Source: Q1 2014 10-Q Report
In terms of revenue by geography, the company earns most of its revenues from the North America market (e.g. 76% of the company's total revenue in Q1 2014). It also operates in Europe, Asia Pacific, The Middle East and Latin America, which are largely under-penetrated with a lot of growth potential (see image below).
Source: Q1 2014 10-Q Report
Although Cognizant earns most of its revenues in North America, most of its long-term assets are in India (see image below), which I will explain later to discuss the company's long-term growth prospects.
Source: Q1 2014 10-Q Report
Long-Term Prospects and Growth Potential
The most important factors that I believe will drive Cognizant's revenue and net earnings growth over the next five years are 1) the company's growing number of active clients-especially the strategic clients who contribute the most revenues for Cognizant, and 2) the clients' increasing spending on IT services.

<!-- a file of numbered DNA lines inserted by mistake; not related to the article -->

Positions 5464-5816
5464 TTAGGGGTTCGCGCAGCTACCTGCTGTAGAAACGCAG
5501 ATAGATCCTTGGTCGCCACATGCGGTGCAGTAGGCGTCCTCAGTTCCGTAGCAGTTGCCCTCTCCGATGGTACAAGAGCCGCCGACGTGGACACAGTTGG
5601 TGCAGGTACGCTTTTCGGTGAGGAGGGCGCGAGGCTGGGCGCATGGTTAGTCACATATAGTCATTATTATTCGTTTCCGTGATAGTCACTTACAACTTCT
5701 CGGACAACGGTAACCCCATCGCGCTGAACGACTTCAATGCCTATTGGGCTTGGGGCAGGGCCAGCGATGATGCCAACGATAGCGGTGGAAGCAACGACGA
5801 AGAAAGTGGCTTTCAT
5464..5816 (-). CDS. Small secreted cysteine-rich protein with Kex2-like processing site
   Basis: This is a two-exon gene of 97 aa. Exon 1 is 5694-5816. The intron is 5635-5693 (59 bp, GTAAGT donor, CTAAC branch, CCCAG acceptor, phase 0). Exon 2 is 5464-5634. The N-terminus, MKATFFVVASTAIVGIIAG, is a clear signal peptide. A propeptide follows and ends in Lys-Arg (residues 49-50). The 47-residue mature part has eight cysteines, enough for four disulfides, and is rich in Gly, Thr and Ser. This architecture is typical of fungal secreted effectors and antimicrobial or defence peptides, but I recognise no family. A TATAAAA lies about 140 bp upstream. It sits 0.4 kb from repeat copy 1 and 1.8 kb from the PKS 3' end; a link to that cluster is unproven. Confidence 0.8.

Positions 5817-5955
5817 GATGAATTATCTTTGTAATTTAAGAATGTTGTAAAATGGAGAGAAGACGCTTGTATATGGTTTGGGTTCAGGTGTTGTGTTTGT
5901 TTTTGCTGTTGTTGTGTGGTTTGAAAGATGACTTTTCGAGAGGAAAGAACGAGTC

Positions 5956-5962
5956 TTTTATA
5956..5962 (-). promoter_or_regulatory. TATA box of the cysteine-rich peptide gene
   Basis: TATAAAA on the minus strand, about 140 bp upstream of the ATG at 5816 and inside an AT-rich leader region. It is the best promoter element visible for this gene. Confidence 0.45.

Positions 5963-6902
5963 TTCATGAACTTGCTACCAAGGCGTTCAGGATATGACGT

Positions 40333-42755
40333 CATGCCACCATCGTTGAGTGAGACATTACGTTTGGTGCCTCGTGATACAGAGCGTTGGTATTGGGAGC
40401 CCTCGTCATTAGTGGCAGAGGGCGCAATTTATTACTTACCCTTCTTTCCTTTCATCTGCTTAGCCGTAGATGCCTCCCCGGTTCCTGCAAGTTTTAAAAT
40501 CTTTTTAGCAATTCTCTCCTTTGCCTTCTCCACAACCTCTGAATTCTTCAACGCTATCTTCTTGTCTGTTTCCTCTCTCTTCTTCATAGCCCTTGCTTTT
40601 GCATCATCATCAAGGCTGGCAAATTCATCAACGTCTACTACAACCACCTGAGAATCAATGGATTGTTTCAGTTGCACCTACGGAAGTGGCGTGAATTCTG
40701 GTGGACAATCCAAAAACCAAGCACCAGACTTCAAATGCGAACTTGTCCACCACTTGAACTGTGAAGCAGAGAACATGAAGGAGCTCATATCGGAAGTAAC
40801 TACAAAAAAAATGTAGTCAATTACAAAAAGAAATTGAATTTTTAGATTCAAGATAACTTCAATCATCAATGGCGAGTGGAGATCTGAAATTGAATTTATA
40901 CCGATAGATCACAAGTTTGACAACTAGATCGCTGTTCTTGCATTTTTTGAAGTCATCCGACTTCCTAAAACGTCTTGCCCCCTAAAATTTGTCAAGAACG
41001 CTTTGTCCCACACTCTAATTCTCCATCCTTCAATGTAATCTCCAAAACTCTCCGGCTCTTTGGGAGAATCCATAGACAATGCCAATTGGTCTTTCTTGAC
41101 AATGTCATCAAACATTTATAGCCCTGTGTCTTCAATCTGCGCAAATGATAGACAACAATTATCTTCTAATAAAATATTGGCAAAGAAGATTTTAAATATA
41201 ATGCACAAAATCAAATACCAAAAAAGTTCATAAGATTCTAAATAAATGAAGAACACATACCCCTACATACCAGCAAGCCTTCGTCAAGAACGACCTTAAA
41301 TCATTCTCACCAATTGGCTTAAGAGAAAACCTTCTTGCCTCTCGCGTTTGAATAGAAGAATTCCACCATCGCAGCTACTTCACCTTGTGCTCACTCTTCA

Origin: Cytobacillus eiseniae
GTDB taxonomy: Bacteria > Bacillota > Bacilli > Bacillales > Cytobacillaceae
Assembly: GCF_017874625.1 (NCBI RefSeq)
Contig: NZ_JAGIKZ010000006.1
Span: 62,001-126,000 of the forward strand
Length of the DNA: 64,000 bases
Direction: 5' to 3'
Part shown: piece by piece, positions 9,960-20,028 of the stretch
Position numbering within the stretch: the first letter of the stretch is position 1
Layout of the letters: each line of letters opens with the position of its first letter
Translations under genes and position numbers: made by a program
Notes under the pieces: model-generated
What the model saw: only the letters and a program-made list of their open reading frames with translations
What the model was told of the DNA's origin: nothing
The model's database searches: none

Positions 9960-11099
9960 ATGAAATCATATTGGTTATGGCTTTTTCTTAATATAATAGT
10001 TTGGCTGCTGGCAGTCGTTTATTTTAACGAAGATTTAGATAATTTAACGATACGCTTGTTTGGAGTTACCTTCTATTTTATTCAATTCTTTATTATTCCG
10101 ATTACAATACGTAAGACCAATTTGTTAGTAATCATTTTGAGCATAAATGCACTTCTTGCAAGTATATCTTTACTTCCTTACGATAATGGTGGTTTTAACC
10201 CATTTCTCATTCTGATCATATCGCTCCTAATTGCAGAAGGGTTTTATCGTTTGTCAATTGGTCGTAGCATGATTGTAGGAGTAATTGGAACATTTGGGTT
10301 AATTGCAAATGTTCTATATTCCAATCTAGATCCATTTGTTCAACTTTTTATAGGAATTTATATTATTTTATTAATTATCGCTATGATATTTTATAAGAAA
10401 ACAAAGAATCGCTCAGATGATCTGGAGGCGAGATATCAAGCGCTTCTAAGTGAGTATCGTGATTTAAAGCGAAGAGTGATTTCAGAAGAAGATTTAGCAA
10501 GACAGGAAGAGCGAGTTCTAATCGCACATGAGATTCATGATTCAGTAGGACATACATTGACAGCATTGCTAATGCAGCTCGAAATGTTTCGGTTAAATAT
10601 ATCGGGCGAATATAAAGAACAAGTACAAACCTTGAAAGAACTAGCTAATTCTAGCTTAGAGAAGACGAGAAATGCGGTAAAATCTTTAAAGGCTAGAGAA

Growing Customer Base
According to the management, the company added seven strategic clients in Q1 2014 and ended the quarter with 150 strategic clients and 1,223 active clients in total. As a reference, the company had approximately 1,197 clients in 2013, 821 clients in 2012 and 785 clients in 2011 (sources: Q1 2014 Conference Call and 2013 Annual Report).